If Martelly, who won a runoff against former first lady Mirlande Manigat in March, is to become the first elected president to honor his promises, he has to gain the trust and respect of Haiti’s disenfranchised masses, the Diaspora, the international community and a political opposition whose raison d’etre is to derail the ruling administration, even if it is to the country’s detriment.

Martelly’s easiest and most malleable ally remains the Diaspora. For nostalgic reasons, this group has always yearned to be woven in Haiti’s fabric and has thrown its support, for the most part, to whomever occupies the palace. Last week, Haiti’s Parliament gave Martelly a huge Diaspora shot in the arm when legislators voted to allow Haitian born people dual-citizenship even if they have pledged allegiance to another country after years of debate.

Haitians emigres – particularly those living in the United States – have grumbled that while they support the country with more than $1 billion in remittances, they have had little say in shaping their country’s future. They had few rights, including the ability to vote or own property.

So now, Haitian overseas are feeling empowered and are more likely to return to invest in the country that has struggled to entice serious financial investors, but needs just about everything from hotels to car rental companies to supermarkets. As the country’s proxy middle class, the Diaspora has not played a destructive role in Haiti, if one considers being gullible to be detrimental. All Martelly has to do to woo the Diaspora is to remind them of their importance and how integral it is for them to help Haiti and they’re with him.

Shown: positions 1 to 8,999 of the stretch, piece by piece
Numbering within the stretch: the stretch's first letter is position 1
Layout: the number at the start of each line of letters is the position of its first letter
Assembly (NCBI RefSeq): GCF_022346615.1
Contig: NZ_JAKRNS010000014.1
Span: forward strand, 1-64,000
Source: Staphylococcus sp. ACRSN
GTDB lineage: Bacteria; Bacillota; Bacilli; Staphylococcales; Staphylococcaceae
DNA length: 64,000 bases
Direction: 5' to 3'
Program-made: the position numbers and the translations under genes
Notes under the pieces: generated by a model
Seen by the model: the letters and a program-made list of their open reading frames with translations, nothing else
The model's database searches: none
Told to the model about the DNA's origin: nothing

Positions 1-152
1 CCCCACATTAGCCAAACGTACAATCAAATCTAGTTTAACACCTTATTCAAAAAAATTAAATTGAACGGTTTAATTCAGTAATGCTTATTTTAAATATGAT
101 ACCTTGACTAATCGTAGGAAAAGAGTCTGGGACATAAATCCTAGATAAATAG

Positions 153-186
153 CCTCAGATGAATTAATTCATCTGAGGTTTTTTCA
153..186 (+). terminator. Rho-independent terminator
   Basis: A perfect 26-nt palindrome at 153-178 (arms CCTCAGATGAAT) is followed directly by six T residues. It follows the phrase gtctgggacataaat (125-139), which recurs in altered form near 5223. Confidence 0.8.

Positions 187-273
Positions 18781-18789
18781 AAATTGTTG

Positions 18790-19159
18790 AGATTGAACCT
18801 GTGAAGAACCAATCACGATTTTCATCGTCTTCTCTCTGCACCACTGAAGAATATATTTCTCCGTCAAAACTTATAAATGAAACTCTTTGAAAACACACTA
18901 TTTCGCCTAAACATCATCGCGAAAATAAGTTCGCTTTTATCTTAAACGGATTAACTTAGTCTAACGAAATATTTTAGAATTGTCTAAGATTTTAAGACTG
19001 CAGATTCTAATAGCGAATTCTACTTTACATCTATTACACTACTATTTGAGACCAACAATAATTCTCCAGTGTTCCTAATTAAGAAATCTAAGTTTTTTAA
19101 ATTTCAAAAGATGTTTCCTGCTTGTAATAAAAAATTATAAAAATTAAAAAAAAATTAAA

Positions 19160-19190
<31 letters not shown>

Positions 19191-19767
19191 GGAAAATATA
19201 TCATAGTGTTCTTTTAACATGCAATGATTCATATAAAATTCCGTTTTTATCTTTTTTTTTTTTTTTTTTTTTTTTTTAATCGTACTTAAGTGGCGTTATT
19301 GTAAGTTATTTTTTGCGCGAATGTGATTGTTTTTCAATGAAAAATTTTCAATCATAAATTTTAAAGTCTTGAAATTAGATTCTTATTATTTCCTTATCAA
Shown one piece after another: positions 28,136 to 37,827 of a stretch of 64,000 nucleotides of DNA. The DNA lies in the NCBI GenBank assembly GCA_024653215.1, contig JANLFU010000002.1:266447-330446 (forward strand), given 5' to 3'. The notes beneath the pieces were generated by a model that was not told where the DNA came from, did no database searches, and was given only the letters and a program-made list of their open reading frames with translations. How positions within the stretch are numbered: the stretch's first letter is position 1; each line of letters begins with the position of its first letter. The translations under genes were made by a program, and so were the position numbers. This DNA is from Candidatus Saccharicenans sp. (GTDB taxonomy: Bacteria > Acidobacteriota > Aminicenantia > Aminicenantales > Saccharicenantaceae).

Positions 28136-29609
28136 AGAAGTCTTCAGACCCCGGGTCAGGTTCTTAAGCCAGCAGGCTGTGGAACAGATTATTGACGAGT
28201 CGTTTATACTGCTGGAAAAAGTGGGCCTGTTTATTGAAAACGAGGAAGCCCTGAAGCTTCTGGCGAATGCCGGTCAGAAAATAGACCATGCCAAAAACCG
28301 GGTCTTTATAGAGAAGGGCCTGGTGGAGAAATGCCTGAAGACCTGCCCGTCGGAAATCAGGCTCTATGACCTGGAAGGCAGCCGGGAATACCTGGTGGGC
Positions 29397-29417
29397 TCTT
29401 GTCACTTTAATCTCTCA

The international community on the other hand, has been exasperated with Haiti and is looking for any cornel of progress so it can justify the billions it claims has been spent in an effort to turn Haiti from a neighborhood eye sore to a well manicured plot in the Americas. Few Haitian presidents have been able to develop warm relations with the Non Governmental Organizations that operate their own parallel governments in the country, weakening a state that receives little direct aid from American or European nations.